Where do you begin? For me, there are two types of recovery efforts. There are those in which I am the shooter and there are those in which I am not the shooter. In 99% of the cases where I have been involved, the shooter is the worst at following a trail and many times that includes me. Quite often, they actually ruin a trail by walking on it and moving too fast. They walk past the obvious. Since I now hunt alone all of the time, I must recover all of my own game. I wish it were different. I wish I had a competent lead tracker because I often get too confident on my own game and of my own skill. I move too fast. Fortunately, it has been some time since I have lost a fatally wounded animal. Three years ago, consulting by phone, once in IL and once in TN, I found two whitetail bucks without ever leaving my office chair. I heard the stories, considered the facts and went SWAG. That is, Scientific Wild Ass Guess. Luckily, I was right in both cases. That is true, I did find those bucks but I am not that good.

Hunter Joe shot a buck and it did not fall within sight. I am his friend (guide, whatever). My first step is to get Joe back in the stand. I want him to show me two things. (1) Where the deer was standing when he shot. Before I do anything else, I either confirm or dispel that. (2) Where was the last place he saw the deer. I then, either confirm or dispel that. I do not want Joe on the ground, I want him in the stand until I can nail those two places down.

Now, I am ready to formulate a plan. I have two dots connected: Where the animal was when shot and where he was when last seen. Now Joe can get out of the stand and if he can be convinced to do so, he can go wait at the truck.

It may sound strange but I do not have a direction of travel yet. That can be determined by blood or tracks or scuffed leaves or some positive sign the deer went that way. I cannot just assume he kept going the way he was going when last seen. At this point, he is still moving from panic. He has not yet begun to think…and he may never. Obviously, if it is a heart or double lung shot, he may very well run until he drops or stop, look around and fall over. Just as obviously, if you have a good blood trail, you simply follow the drops.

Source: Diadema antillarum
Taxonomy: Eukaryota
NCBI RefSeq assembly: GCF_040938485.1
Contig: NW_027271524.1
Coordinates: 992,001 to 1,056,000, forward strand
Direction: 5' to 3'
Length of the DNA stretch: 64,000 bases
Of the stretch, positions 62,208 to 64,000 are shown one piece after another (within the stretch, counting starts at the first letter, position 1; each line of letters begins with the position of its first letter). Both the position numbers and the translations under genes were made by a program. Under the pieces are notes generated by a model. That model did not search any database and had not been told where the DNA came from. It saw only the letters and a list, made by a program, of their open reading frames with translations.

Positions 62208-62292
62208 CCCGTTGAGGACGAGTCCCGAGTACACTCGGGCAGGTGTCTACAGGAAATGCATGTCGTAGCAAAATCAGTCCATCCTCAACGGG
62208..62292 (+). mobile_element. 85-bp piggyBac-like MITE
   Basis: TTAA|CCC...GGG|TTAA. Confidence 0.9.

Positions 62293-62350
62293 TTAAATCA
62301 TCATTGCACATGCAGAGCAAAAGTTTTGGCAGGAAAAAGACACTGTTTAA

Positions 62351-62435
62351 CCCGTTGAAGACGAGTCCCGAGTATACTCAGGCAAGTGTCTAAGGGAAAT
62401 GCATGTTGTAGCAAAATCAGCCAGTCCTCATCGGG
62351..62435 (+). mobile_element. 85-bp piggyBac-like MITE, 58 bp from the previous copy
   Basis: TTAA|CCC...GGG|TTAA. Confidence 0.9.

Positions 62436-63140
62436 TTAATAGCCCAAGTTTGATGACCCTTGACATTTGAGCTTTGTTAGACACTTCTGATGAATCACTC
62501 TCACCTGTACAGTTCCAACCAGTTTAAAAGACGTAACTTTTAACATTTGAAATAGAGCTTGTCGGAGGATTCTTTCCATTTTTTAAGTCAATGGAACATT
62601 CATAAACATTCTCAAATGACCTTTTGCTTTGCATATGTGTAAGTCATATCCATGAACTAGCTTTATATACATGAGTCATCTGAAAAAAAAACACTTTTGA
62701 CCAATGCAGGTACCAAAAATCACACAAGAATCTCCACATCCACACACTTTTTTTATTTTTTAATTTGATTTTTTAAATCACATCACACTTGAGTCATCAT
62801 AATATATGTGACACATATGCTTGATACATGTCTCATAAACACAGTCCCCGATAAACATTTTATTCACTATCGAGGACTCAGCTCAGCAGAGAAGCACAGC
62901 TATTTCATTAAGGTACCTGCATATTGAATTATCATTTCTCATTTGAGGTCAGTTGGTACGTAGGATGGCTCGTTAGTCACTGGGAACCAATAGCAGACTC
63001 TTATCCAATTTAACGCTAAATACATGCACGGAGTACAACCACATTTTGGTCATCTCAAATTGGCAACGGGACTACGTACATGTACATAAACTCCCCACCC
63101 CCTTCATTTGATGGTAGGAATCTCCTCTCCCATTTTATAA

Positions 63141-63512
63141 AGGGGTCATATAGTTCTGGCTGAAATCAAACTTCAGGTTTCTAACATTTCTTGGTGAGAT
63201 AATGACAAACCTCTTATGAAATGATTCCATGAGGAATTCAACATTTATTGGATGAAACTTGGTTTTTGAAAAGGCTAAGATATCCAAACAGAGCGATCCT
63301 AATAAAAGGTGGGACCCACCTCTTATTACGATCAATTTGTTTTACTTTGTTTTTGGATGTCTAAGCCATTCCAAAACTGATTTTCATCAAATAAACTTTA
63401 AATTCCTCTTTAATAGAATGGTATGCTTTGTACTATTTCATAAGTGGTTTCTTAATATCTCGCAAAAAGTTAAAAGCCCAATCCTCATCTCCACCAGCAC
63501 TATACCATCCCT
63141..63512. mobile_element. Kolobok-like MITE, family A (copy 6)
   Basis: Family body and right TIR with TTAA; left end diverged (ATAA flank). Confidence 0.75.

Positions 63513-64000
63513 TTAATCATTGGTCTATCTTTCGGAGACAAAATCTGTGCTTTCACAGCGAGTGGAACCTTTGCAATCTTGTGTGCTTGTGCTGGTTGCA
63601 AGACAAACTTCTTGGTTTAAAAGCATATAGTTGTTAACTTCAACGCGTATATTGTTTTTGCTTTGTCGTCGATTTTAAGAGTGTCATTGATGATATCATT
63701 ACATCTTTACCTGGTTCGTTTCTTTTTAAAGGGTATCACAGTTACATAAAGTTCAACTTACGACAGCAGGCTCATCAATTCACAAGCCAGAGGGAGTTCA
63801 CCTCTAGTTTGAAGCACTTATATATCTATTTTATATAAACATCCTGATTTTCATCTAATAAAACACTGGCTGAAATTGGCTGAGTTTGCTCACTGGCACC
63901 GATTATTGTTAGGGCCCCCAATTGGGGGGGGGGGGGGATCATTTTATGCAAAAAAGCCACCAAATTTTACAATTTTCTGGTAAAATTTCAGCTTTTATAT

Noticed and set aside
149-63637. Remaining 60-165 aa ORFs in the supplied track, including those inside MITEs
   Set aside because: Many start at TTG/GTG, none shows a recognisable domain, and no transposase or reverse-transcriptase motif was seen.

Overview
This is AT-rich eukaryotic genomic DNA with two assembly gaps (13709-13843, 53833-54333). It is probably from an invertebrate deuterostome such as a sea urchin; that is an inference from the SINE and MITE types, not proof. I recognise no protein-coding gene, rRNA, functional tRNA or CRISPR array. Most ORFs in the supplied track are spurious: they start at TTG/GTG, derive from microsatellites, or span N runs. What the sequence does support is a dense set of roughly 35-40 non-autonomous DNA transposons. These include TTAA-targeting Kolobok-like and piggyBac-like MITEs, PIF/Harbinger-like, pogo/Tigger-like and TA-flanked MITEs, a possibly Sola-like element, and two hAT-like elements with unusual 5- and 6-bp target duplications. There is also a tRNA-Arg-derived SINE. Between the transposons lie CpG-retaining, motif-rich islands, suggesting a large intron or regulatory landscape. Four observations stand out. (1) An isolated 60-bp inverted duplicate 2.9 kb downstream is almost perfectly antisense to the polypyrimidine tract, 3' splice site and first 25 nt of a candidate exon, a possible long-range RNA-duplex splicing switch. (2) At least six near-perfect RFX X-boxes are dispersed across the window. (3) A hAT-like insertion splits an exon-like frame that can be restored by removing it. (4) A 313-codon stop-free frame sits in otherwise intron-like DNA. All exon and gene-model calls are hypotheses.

If it is a long blood trail, oh, by the way, 125-yards is a long blood trail. It will seem like 400-yards. But if it is a long blood trail, you will need to take note of tendencies. What is his tendency in terms of turning? Does he favor turns to the right or left etc.? What about going around obstacles? Again, right or left? Uphill or downhill? Cross fence, (stream, road etc.) or go beside it or under it?

It is important to note these things when you can see the trail because you may need them when you can’t. Always you keep in mind the animal may have changed his mind and his tendency. I mark each change in direction with a large piece of toilet paper, one I can see from some distance. It is biodegradable so I don’t have to go back and retrieve it.